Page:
I like that. Jeremy’s a fine artist, but he’s a parental figure first and foremost, and that’s an important role to fulfil.

Although he knows that all good things must come to an end, Jeremy says he feels very good about this change. As an artist, he says he’s terrified, but that had nothing to do with his decision to end the bus tour. This decision wasn’t simple, but it was the right one as it was a long time coming. The journeys he has taken in his life have been precipitated by a little nagging feeling he gets at the back of his brain. That feeling blossoms into a thought and:

“The thought ends up like peanut butter sticking to the side of the sandwich, and it won’t go away. Eventually, I have to honour that impulse and listen to it.”

That’s precisely what happened when he began to think about Driftwood Theatre. As an audience member over the years, we are the richer for the experience. Jeremy states that Driftwood is not his company. It is a company made up of the sum of the parts of all the people who have contributed to it. For example, Jeremy said a great deal of research was done to find the names of all those who were either performers, backstage, creative or audience members. All these names will appear in the printed programme for each audience member.

Theatre Critic Lynn Slotkin has called Driftwood: “a scrappy theatre company that continually allows me to look at Shakespeare in a new light.” Smith likes the word: ‘scrappy’ because one doesn’t go into the theatre thinking it will be an easy ride. Producing professional theatre in Canada is not easy, and producing touring Canadian theatre adds another layer of challenges. Then accessibility is essential, as Driftwood has always ensured its theatre productions are as accessible as possible during rising theatre prices. In Jeremy’s words, dealing with these issues requires scrappiness and confidence, and he’s okay with this.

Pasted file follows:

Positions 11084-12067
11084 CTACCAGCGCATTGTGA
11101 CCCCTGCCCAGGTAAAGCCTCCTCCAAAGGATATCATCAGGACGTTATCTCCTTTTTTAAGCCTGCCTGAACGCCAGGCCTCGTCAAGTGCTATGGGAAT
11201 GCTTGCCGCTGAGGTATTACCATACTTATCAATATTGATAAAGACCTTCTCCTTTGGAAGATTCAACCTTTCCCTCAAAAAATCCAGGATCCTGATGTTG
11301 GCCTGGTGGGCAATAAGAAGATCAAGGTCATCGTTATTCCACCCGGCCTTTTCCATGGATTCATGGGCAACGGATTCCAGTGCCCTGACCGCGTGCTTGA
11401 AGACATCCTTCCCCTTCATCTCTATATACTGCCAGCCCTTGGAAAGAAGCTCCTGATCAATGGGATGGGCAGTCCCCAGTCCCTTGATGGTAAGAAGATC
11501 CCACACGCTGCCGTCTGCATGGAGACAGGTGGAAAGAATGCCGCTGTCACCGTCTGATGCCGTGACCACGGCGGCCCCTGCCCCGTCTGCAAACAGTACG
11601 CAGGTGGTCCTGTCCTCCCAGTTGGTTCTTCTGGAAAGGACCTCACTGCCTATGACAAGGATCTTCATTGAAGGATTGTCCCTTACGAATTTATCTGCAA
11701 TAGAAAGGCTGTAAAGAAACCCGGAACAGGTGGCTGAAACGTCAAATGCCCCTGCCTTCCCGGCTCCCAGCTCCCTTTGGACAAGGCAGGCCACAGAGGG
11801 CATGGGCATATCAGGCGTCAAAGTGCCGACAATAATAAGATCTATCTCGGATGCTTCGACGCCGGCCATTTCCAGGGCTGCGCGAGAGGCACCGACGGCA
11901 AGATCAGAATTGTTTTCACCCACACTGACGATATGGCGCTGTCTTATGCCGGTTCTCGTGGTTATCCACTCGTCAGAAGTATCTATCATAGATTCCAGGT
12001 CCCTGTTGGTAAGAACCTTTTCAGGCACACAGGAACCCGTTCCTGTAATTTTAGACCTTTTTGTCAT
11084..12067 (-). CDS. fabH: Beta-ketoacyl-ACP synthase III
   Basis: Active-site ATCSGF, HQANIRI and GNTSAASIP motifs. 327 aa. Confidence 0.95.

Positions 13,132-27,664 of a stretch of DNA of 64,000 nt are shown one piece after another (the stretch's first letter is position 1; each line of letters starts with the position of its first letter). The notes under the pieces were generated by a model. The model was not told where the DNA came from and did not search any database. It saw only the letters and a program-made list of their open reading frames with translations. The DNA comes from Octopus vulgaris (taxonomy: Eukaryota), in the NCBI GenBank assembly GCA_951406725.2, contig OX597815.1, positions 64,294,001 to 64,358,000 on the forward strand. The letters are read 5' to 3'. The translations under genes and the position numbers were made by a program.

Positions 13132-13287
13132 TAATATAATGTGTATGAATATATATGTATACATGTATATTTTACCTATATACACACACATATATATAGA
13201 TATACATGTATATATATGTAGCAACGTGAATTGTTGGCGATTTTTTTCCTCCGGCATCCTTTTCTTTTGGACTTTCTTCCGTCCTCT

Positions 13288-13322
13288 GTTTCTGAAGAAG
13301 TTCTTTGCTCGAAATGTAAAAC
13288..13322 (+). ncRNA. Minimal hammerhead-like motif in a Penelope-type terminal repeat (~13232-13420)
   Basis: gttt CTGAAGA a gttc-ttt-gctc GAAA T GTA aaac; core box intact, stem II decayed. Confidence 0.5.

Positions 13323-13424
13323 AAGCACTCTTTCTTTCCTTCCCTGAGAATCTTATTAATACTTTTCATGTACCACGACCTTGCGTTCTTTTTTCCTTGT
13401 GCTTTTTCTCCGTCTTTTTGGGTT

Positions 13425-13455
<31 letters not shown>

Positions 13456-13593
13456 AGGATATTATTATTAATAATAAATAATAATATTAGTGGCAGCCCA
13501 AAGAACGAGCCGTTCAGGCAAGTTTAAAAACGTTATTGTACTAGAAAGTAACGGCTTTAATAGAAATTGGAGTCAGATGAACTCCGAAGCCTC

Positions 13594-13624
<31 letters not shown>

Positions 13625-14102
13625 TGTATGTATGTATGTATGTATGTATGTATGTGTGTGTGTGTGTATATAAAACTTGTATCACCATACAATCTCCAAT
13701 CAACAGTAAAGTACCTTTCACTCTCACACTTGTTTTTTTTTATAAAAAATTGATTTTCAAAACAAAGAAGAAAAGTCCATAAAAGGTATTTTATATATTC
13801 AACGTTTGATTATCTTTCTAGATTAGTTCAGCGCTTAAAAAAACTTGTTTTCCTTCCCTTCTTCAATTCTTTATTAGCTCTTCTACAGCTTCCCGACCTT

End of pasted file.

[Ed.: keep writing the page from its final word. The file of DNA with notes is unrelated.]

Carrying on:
As he concludes this part of his life with the tour, I asked him where he sees the professional Canadian Theatre industry headed over the next five years, given that we’ve experienced so much change in the last three years:

“We’re in such a strange time exacerbated by the pandemic and the struggles we’ve all experienced in the theatre. For me, in an increasingly digital age as people continue to be siloed, that live theatre and live events in shared and communal storytelling are absolutely vital in terms of helping us not only to maintain but collectively rebuild our empathy for other people after this profound pandemic impact. I believe in storytelling's power to show what better place the world can be.”

What’s next once ‘Living With Shakespeare’ concludes its provincial run?

Is Jeremy going to need a bit of re-energizing?

The preparation of ‘Living With Shakespeare’ has been energizing for him. He’s been active with it so long that he feels good health-wise. The production will be an active 75-minute performance with Jeremy on stage the whole time, and director Steven Gallagher has put Smith through his paces. Then there is the administrative work for Driftwood, plus continual work on the BNB. His most important goal is to be at home with his family.

All of this activity has built Smith’s energy, and yes, he will need a bit of a holiday after ‘Living’ is done. The BNB is booked until the end of September, so there won’t be time for too much respite.

He has a few artistic projects that are on the coal and that are exciting. He doesn’t want the momentum to slow down on them. But he was a tad coy as to what those projects are.

I can wait for the announcements, Jer.

The one thing he says he will do is take a ride on his motorcycle around Prince Edward County. If you’re in the area and hear a motorcycle, give a wave. It could be D. Jeremy Smith enjoying a few moments.

To learn more about Driftwood Theatre, visit driftwood

To learn more about the final Bard’s Bus Tour and performance of ‘Living with Shakespeare’, visit

Abstract Building
Black on Transparent_edited.png
bottom of page